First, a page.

Eleven former one-room schoolhouses in northeastern Hampshire County were chosen for the Hampshire County Association of Retired School Employees tour this year — just a small portion of the total.

Back when children walked to school, Hampshire County’s 645 square miles required a lot of schools to make education available to everyone.

There are 140 former Hampshire County schools on the Historic Hampshire website’s old schoolhouse map, and HARSE tour leader Robert Smith gave a higher number — 151.

Most closed in 1952, but the buildings remain, scattered around the county. Smith has found many converted to other purposes, like private homes or hunting camps.

Ten of the 11 schools chosen for this year’s tour are classified as “historic” (no longer visible) on the West Virginia HomeTown Locator webpage — every school but North River Mills. However, the group was able to locate all but one of the 5 sought before postponing the rest to fall.

Meeting at the old Capon Bridge High School at 8 a.m. on July 27, a group of 8, most former teachers, began by sharing memories of the old high school before moving on. The high school closed in 1964, and most of its teachers are gone now.

The memories shared as the group moved from school to school touched on many of the county’s families and their history.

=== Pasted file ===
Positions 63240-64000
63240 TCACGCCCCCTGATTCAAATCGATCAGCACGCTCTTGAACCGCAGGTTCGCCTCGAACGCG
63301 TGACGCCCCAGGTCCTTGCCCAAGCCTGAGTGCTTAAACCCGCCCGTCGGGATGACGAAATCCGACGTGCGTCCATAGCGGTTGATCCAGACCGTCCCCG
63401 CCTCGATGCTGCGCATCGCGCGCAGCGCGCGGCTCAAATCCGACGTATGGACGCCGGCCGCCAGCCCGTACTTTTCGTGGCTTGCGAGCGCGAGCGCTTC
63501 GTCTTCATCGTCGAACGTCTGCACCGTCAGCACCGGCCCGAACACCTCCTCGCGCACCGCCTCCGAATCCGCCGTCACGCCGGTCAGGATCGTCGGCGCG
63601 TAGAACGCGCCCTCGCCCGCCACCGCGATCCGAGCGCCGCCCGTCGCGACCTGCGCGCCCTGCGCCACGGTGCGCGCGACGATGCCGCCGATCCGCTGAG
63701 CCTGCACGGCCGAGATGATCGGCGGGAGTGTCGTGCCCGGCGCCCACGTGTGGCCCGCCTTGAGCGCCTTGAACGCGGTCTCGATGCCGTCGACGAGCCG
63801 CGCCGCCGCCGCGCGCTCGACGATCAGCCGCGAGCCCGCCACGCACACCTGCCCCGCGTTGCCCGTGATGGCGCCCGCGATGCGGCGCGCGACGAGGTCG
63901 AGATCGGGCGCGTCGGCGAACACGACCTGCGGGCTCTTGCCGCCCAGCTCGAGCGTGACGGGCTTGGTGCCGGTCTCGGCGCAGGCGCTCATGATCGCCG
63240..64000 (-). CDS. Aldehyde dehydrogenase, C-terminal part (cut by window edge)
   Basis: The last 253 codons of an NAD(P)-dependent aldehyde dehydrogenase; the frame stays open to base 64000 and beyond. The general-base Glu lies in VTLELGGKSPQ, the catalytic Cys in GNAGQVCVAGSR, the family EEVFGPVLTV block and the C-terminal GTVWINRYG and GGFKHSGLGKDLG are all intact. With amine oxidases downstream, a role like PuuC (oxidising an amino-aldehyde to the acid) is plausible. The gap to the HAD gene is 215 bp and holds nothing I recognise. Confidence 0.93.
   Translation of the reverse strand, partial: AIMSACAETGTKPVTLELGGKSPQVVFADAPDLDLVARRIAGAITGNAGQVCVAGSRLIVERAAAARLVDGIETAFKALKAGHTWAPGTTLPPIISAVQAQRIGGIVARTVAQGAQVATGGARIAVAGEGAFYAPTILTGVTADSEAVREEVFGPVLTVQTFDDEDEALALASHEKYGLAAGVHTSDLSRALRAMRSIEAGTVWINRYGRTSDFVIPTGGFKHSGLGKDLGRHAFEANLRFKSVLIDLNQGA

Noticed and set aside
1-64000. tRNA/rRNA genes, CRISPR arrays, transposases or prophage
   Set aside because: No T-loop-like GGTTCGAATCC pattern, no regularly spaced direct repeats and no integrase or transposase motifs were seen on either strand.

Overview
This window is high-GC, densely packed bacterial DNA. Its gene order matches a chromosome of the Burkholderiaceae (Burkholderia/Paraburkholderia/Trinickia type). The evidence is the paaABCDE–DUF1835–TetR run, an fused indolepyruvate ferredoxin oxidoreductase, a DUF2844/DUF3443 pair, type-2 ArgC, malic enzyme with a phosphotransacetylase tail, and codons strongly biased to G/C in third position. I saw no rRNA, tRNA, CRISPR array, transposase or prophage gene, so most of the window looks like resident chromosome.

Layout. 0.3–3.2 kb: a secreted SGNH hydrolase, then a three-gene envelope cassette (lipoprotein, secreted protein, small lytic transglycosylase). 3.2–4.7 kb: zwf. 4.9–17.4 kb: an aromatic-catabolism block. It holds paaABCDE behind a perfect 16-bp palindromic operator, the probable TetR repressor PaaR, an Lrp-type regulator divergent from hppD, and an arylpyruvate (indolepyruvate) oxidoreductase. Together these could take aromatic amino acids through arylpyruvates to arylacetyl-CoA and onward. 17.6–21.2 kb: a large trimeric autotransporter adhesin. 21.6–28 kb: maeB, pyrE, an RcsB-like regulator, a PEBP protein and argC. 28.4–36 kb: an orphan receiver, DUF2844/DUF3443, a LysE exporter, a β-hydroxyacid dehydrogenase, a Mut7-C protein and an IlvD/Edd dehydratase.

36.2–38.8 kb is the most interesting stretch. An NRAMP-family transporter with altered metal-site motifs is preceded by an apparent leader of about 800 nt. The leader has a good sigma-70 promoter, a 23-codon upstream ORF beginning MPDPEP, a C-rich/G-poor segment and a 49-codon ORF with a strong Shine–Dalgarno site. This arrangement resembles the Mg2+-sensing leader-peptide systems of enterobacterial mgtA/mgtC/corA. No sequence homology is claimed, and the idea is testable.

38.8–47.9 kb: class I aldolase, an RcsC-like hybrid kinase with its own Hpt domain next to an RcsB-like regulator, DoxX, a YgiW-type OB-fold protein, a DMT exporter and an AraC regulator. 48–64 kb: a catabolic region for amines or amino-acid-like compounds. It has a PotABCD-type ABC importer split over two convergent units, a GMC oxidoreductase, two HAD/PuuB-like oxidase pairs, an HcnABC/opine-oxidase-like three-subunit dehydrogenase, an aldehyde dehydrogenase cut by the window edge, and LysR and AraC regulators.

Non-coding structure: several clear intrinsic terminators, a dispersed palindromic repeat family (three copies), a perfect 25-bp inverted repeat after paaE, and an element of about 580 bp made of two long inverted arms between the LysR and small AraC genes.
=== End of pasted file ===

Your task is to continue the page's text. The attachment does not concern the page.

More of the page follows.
The first one-room schoolhouse on the tour was the old Cold Stream School. Smith was not sure what they would find as they pulled off the road at Edwards Run to look for it.

Tour participants spotted a familiar roofline on a nearby house, and crossed the road to talk with homeowner Duane Swisher, who was sitting on the porch. He confirmed that the school building survives, converted into the home in which he lives.

There had also been a church nearby — gone now, Swisher said, though the graveyard remains. Several old schoolhouse sites had churches nearby.

The group continued up Cold Stream Road to the site of the old Sandy Ridge School, built in 1835 on a site across the road from the Sandy Ridge Christian Church. This was the one school the group could not locate.

Jeff Mantz stopped to talk with the group as he drove by, and confirmed that the school building no longer stands. A house has been built on the former schoolhouse site.

The group had better luck with the next school on the list — the North River Mills School, found near the North River Mills Methodist church. It appeared well preserved, still with the original shutters (now painted a bright green), though uses for the building have included an auto repair shop.

The group stopped briefly at the Slanesville Elementary School, soon to become another of the county’s former school buildings. Smith said a 3-room schoolhouse once occupied the site.

Next on the tour came the Kedron School building, which no longer sits on its original site south of Kedron Road. It was moved to a new location across the road and has been converted to a private home.

By the time the group reached the Hoy School, found still standing in its original location, the morning was almost gone.

The group adjourned for lunch at the Main Street Grill in Slanesville, and agreed over lunch to postpone the remainder of the tour to the fall, when they hope for cooler weather.

Six one-room schoolhouses remain on this year’s tour, all in northeast Hampshire County — Walnut Grove, Queen of Gore, Woodlawn, Emboden, Bloomery and Furnace. All are classified as “historic” by the HomeTown Locator website.

Part 2 of the tour is tentatively scheduled for sometime in October, and will be advertised in the Review. Additional participants would be welcome.

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